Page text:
Tuesday, May 28, 2013

What the heck is that? Cherimoya

Beneath the tough, scaly, lizardy exterior lies a tender interior. A smooth, sweet and creamy interior, to be exact. I'm writing, of course, of armored tropical fruits.

I'm thinking of guanabana, which I passed up in Brooklyn when I had empty pockets and some sticker shock. I'm thinking also of Brazilian beauties like the pinha that I am determined to see in person. Ah, someday.

So when I encountered these scaly, lumpy fruits in Chinatown over this past weekend, I was powerfully motivated to buy them. My old pal, the cherimoya.

My interest in what you could call the lizardy fruits basically began with the cherimoya I first had at the fabled La Marqueta, a market built under the elevated Metro-North Railroad tracks in East Harlem. I had specifically gone to La Marqueta to discover unknown, delicious produce. I was not disappointed. The cherimoyas I purchased were magically custardy, as befitted another name by which they are known, custard apple. They tasted like a combination of several tropical fruits - banana + pineapple, most prominently, with hints of other fruits (maybe a very ripe Comice pear?) rounding out the flavor.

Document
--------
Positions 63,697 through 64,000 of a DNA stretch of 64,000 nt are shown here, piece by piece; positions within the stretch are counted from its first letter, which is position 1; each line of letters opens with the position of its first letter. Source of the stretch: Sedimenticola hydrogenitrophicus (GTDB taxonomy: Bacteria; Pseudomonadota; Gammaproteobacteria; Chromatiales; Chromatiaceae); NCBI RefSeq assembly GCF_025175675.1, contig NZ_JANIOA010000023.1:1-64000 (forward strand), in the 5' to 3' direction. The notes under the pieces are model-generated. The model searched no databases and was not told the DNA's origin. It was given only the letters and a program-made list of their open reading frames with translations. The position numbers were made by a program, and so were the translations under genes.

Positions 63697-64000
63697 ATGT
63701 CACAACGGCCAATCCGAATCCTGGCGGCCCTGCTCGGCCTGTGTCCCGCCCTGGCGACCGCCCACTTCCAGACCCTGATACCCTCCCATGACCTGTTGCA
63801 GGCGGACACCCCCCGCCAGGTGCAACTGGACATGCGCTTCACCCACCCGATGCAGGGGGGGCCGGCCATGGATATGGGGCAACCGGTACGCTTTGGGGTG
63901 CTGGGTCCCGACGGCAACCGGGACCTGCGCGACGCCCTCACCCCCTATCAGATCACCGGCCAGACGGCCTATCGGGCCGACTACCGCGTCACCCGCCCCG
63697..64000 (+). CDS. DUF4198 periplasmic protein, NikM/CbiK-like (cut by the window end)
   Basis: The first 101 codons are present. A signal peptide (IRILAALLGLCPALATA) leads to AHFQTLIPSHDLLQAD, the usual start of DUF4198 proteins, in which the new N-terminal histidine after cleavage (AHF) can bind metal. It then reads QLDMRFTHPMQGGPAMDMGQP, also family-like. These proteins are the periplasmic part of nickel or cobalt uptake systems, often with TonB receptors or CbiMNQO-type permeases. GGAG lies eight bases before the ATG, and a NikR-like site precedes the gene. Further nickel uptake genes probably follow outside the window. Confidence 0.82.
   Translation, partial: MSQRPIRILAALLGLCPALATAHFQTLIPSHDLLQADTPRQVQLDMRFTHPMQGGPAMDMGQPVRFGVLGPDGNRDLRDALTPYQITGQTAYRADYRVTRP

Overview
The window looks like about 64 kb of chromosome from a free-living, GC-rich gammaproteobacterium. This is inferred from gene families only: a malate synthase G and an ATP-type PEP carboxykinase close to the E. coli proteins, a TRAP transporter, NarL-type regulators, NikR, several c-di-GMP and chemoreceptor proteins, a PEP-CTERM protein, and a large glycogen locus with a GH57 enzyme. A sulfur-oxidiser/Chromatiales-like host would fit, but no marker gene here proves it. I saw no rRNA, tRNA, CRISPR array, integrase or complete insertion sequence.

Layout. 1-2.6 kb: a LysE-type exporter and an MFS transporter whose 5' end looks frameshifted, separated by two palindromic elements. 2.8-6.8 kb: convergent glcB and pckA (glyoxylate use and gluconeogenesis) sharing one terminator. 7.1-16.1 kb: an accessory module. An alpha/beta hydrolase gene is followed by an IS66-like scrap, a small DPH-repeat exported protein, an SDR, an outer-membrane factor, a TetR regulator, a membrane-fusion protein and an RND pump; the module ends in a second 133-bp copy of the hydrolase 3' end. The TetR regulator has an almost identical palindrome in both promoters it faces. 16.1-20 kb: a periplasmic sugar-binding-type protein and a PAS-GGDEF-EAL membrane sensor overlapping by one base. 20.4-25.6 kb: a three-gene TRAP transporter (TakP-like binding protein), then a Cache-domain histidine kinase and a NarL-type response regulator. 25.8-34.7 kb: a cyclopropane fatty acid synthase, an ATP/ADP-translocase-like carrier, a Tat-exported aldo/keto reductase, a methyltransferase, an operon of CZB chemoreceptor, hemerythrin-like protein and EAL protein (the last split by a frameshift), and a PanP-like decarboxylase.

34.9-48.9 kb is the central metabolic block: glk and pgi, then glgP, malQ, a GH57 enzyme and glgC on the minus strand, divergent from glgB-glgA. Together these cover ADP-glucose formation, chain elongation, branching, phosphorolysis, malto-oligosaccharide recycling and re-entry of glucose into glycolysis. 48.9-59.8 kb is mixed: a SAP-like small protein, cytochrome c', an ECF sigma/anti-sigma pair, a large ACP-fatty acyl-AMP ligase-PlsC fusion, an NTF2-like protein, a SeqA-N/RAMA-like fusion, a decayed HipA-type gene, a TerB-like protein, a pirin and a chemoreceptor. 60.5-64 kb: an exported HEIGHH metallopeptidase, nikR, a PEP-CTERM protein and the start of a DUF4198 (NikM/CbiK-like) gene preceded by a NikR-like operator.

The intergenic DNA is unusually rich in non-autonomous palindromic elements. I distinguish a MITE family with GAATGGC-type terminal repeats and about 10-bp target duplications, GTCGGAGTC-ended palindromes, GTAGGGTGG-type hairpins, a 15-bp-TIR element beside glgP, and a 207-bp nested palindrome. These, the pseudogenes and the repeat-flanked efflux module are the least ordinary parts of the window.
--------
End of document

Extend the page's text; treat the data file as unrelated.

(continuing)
It's been years since I've had one. It was time.

The cherimoya in Chinatown looked considerably further along the ripeness continuum than, say, the photo in the Wikipedia entry.

Photo courtesy of Hannes Grobe, Wikipedia

Still, I was game. The Chinatown cherimoyas were a little riper than I would have liked, but I asked for one "for tomorrow, not today," and got one of the firmer ones. (Cherimoya can be a little grainy if not ripe and even a little astringent if far from ripe. I've been told to aim for the feeling of a banana at the degree of ripeness you like.)

I knew I needed to treat the cherimoya, especially if it was very ripe, extremely gently. This fruit stand wasn't going to provide padded sleeves for their high-strung fruit as some gourmet stores do. That was fine with me - I love the range, immediacy and price of the Chinatown produce experience, so  I am willing to forego some niceties. I wrapped my new cherimoya in a T shirt. 

When I got home, I dumped my bags and practically ran into the kitchen.

Here's what the Wikipedia photo of a cut cherimoya looks like: 

Photo courtesy Hannes Grobe, Wikipedia

And here's what mine looked like:

That is, until it looked like this:

Wow, that was good. 

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